Laser Surgery for Coronary Artery Disease
Coronary artery disease increases the risk of developing angina and of having a heart attack. Fatty plaques, known as atheroma, build up on the inner walls of the arteries. This causes narrowing of the blood vessels and makes it more difficult for blood to get to the heart. This can cause a steady pain, which comes on when during exercise or stress. Angina can be a sign that you are at greatly increased risk of a heart attack, but sometimes, heart attacks occur out of the blue with no warning at all.
Today, many treatments are available to counteract the effects of coronary artery disease. Balloon angioplasty and stents can remove the fatty plaques and reduce the narrowing in the coronary arteries. A major operation, a coronary artery bypass graft (CABG) can take healthy blood vessels from elsewhere in the body and use them to bypass the damaged arteries, restoring a healthy blood supply to the heart muscle. Some people, however, are not suitable for these procedures; they may have other serious conditions or may not be generally well enough to undergo a CABG operation.
Laser Treatment; A New OptionA less invasive treatment has recently been developed that does not cause as much stress to the body but that can still increase the blood supply to the heart in people with coronary artery disease. This can reduce their risk of having a heart attack and can also make them feel much better, as angina symptoms disappear.
The treatment involves lasers and its full medical description is Transmyocardial Laser Revascularisation (TMR for short). A laser is used the punch tiny holes in the myocardium – the heart muscle – to encourage a greater flow of blood and also to stimulate the development of new blood vessels. This revascularisation is a natural healing response that occurs in the heart when it detects damage to heart muscle.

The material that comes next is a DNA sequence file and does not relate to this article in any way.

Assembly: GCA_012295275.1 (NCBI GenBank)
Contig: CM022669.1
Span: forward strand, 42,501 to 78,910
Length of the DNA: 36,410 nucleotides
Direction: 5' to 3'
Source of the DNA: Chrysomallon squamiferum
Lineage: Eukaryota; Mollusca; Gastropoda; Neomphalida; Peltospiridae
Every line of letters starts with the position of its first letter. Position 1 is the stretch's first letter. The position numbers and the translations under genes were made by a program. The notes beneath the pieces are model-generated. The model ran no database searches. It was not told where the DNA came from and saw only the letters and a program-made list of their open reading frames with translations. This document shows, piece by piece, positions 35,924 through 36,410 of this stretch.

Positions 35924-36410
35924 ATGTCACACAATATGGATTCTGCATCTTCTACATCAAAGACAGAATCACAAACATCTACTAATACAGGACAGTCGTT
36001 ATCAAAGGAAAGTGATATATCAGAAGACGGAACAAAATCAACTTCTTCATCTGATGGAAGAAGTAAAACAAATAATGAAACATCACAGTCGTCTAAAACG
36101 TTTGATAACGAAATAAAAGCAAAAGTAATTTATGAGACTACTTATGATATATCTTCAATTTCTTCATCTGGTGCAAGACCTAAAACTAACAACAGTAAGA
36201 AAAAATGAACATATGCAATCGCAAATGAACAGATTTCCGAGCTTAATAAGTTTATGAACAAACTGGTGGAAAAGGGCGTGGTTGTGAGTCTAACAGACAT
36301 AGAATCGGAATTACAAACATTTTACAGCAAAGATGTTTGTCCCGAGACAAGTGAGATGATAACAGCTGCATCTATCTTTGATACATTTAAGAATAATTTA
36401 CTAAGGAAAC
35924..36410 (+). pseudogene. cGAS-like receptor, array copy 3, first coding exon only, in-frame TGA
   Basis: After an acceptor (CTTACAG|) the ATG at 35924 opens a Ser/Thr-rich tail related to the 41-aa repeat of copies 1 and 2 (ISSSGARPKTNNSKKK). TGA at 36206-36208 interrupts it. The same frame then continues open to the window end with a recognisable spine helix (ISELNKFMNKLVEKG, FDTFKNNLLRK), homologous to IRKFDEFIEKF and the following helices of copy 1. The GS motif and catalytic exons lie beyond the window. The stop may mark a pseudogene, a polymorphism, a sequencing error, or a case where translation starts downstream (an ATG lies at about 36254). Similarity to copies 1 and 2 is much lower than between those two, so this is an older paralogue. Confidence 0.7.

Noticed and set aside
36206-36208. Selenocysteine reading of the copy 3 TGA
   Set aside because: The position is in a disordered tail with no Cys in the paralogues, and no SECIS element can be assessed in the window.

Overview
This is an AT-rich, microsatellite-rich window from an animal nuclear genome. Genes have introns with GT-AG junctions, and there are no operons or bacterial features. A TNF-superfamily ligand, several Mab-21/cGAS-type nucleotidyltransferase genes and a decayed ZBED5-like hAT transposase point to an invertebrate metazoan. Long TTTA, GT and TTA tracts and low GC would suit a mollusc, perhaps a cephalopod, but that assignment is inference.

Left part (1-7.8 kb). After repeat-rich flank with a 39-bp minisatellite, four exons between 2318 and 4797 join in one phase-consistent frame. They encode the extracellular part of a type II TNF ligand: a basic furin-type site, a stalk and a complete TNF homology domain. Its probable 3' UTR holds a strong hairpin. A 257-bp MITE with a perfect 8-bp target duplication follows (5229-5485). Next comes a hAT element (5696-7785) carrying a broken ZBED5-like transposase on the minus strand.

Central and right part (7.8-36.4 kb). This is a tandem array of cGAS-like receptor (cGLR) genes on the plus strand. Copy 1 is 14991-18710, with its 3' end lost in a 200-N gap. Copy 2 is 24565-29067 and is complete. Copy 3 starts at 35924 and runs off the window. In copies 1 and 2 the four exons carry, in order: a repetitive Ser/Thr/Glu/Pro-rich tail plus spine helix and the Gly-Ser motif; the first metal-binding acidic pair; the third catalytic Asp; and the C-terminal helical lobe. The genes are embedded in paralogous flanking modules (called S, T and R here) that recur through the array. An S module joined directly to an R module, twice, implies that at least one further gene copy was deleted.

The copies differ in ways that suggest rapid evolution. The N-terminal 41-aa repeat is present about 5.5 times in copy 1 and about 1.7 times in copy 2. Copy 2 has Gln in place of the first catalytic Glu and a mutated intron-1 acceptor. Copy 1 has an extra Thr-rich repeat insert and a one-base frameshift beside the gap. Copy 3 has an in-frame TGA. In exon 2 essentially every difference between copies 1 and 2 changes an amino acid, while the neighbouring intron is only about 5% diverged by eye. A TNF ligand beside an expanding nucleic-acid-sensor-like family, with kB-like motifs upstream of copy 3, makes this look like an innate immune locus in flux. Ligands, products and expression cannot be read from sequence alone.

Who Can Benefit from TMR?TMR can be used to treat the pain of angina that persists in people who have already had a balloon angioplasty and stent. Very elderly people, or people with kidney disease, other heart problems, liver disease or other health problems are not always able to withstand the very long operation to bypass their diseased coronary arteries. The risks of the operation are too great and outweigh the potential benefits.
Sometimes, the coronary arteries are so badly affected by fatty plaques that the TMR laser treatment will be done at the same time as a CABC operation for maximum therapeutic effect.
What Does TMR Involve?TMR is a lesser operation than a coronary artery bypass graft but it is still a major medical procedure that needs a general anaesthetic. The laser needs to be directed at the heart muscle, so the chest still needs to be opened up so that the surgeon can gain access to the heart. Once this has been done, a high energy carbon dioxide laser is used to punch around 30-40 holes around 1mm in diameter in a specific region of the heart muscle. This is usually done using a computerised system to target the area very accurately.
The part of the heart that is usually given the laser treatment is the left ventricle, the main chamber of the heart that pumps blood around the body. Increasing blood flow and muscle function here will have the greatest impact on symptoms.
Unlike in a CABG operation, the heart does not have to be stopped and there is no need for a heart and lung machine. The laser treatment is actually timed within the natural heartbeat, with most holes being punched between the heartbeats, during the short time that the heart muscle isn’t moving.